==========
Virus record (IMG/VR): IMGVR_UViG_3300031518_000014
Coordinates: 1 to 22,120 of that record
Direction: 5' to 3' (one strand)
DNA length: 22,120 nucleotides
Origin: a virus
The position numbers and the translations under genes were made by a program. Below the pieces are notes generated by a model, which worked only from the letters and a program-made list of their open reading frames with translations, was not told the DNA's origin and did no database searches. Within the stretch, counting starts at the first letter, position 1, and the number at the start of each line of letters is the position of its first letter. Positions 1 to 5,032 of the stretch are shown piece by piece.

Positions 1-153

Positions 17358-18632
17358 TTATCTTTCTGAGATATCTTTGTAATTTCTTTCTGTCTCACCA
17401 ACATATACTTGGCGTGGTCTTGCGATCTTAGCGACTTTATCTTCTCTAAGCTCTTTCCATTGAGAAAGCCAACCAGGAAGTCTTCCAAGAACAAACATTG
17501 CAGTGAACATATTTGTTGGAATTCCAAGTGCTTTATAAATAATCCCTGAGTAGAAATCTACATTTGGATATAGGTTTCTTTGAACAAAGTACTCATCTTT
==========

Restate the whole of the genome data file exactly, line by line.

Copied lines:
Virus record (IMG/VR): IMGVR_UViG_3300031518_000014
Coordinates: 1 to 22,120 of that record
Direction: 5' to 3' (one strand)
DNA length: 22,120 nucleotides
Origin: a virus
The position numbers and the translations under genes were made by a program. Below the pieces are notes generated by a model, which worked only from the letters and a program-made list of their open reading frames with translations, was not told the DNA's origin and did no database searches. Within the stretch, counting starts at the first letter, position 1, and the number at the start of each line of letters is the position of its first letter. Positions 1 to 5,032 of the stretch are shown piece by piece.

Positions 1-153

Positions 17358-18632
17358 TTATCTTTCTGAGATATCTTTGTAATTTCTTTCTGTCTCACCA
17401 ACATATACTTGGCGTGGTCTTGCGATCTTAGCGACTTTATCTTCTCTAAGCTCTTTCCATTGAGAAAGCCAACCAGGAAGTCTTCCAAGAACAAACATTG
17501 CAGTGAACATATTTGTTGGAATTCCAAGTGCTTTATAAATAATCCCTGAGTAGAAATCTACATTTGGATATAGGTTTCTTTGAACAAAGTACTCATCTTT